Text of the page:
Death Metal from the cartoon world: Dethklok’s new album



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I love metal.

Metal is the music of the soul, given that the soul in question feels the need to rock harder than a landslide, and is as brutal as the night is black.  And when I say brutal, I mean bone-crunchingly ferocious, like a viking with rabies.

With the aforementioned qualifications, one is now left with, literally, hundreds of angry Scandinavians that sound like the cookie monster.

I use this stereotype lightly and with assumed humor, as I happen to enjoy all kinds of metal and I can say factually that metal is as varied as any other genre.  Some of the metal subgenres are death metal, thrash metal, metalcore, and glam metal, to name just a few.  I happen to prefer power metal, but not to the point of exclusivity.

There really is no room for musical snobbiness in the metal scene, mainly because of the open contempt metal fans hold for the more mainstream music genres such as pop and country, but also because of the rabies-ridden vikings.

They’re something to watch out for.  While there is scant a music snob to be seen in the vicinity of metal fans, there are those who recognize some of the more ludicrous trends of heavy metal.  Sometimes known as “rock comedy,” these are bands that are mixtures between parody and actual musicianship.  Most of the time these bands choose to focus more heavily on the parody aspect, but this is not the case with Dethklok.

Dethklok is the product of “Metalocalypse”, a late-night cartoon about the death metal scene.  This show is very much a parody of the death metal subgenre, being blatantly over-the-top and blunt with their comical messages of violence and brutality.  The funniest part about the show though, is how similar the fictional band really is to actual death metal bands.

Set in an alternate world, where Dethklok is the most popular band in the world, Metalocalypse takes every stereotype ever assigned to the death-metal subgenre and puts them in the spotlight.

Now you might think that this is just a gag band spawned from a television show that has no right actually appearing on the music scene (“Hannah Montana” comes to mind), but you would be wrong.  Dethklok is exceptionally good at death metal, something I was surprised to learn when I picked up the bands original album.

“Dethalbum II” is Dethklok’s second studio album, as you may have already guessed.  Classified specifically as melodic death metal, this album will melt your face with shred-tastic might.

Not only is the guitar work phenomenal, but every other aspect of the music quality is just as sophisticated as any other non-virtually based band.  The drums are precise and rhythmic, the bass is where it should be in death metal (hint: it’s not the foreground), and the vocals are surprisingly comprehensible.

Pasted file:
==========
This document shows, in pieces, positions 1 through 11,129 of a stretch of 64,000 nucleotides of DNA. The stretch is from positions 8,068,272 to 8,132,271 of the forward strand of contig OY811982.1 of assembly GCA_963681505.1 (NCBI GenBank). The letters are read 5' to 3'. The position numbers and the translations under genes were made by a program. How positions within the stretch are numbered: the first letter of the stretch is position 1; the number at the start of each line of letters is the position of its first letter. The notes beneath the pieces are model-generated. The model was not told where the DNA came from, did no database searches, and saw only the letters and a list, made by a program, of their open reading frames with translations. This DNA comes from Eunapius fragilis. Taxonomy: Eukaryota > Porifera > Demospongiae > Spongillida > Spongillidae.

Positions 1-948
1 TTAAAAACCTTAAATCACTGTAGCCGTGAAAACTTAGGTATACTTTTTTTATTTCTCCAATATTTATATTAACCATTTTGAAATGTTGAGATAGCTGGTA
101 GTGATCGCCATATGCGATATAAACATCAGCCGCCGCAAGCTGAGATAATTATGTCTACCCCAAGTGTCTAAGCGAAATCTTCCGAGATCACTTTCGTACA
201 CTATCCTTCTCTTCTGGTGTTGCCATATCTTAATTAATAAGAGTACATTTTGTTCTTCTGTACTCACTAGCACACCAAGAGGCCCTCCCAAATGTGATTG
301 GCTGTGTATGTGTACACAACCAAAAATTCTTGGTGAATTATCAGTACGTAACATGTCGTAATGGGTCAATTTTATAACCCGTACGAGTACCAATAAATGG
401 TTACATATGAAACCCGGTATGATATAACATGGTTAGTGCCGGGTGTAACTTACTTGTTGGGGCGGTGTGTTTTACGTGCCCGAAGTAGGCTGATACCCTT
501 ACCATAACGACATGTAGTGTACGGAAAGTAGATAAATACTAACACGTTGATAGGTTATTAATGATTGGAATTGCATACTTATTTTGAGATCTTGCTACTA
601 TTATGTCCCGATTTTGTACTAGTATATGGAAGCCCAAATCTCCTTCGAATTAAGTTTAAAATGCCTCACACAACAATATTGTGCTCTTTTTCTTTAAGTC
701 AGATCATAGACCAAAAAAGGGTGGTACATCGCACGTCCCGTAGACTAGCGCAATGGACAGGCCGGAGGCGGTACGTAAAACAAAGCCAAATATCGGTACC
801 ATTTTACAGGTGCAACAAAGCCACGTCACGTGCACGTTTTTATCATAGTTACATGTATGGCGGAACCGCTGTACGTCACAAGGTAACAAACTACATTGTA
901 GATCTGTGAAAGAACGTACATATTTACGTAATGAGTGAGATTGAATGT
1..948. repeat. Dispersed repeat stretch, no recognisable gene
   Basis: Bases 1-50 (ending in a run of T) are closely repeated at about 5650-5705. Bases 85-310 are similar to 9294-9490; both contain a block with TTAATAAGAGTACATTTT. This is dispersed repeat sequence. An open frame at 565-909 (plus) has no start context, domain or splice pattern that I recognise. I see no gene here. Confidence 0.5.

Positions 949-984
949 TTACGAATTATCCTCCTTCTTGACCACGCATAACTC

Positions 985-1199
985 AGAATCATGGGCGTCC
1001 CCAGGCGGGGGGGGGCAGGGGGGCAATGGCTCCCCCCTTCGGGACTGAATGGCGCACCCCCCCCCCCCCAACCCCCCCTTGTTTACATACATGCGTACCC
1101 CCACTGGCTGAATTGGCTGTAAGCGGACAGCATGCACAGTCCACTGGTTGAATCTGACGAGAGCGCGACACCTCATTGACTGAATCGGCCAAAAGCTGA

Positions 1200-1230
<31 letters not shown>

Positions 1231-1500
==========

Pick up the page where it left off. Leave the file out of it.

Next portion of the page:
Once again, I cannot stress enough how amazing the guitar work is in this album.  It’s like the god of rock himself descended from Valhalla to strike the axe once more.  The last time that happened was the day Kurt Cobain died, so I say that with all seriousness.

Even in the face of the extraordinary melodic death metal, the lyrics are what set Dethklok apart from any other metalheads.  Subjects dealt with in “Dethalbum II” include: homicidal mermaids with god-like complexions, extreme genealogy, volcanos filled with coffee, and post-deicidal mischief, for starters.  Nowhere else will you find a metal band that confronts ridiculousness with even more ridiculousness.

It’s like fighting fire with more fire, and then the fire turns into distilled awesome sauce.  The frankness with which Dethklok attacks the typically overbearing gore in standard death metal makes the parody very subtle and almost invisible.

By treating the music like actual music and not solely comedy, Dethalbum II manages to create a unique and brutal experience, faithful to its metallic roots, but with a dash of spoof.

There are some standout tracks on “Dethalbum II,” but the whole CD really flows.  No central theme is truly present, except for the persistent dedication Dethklok shows to the outlandish and bizarre.  The songs have a wide variance of subjects, so no two songs have the feeling of redundancy that is often seen in typical death metal.  Two of the standout songs are, “Black Fire Upon Us” and “Murmaider II: The Water God.”

The former track starts off with one of the most melodic introductions I have ever heard on any metal song, but while it is indeed melodic, it is also quick and paced, never lacking in verve.  The latter has the coolest and most brutal story to any song or book or movie I have ever experienced and the chorus is catchy and memorable.  It only took two listens before I had decided that “Murmaider II: The Water God” was my favorite song in the whole wide world, a coveted position previously held by “Through the Fire and Flames” by Dragonforce.

“Dethalbum II” is a great album.  Now, remember that when I voice the one issue I have with the album.  It is only two-thirds the size of the first Dethalbum.  Only prior fans would see the downturn in quantity, so it’s not something of overwhelming importance, but it is apparent to me.  Even in light of my one complaint, this album is an unforgettable experience.  If you are already a metal fan, or you can’t wait for the next Weird Al album, or you like the idea of not being maimed by vikings with rabies, you should check this album out.  Available for download and in store, this album wants you to buy it.





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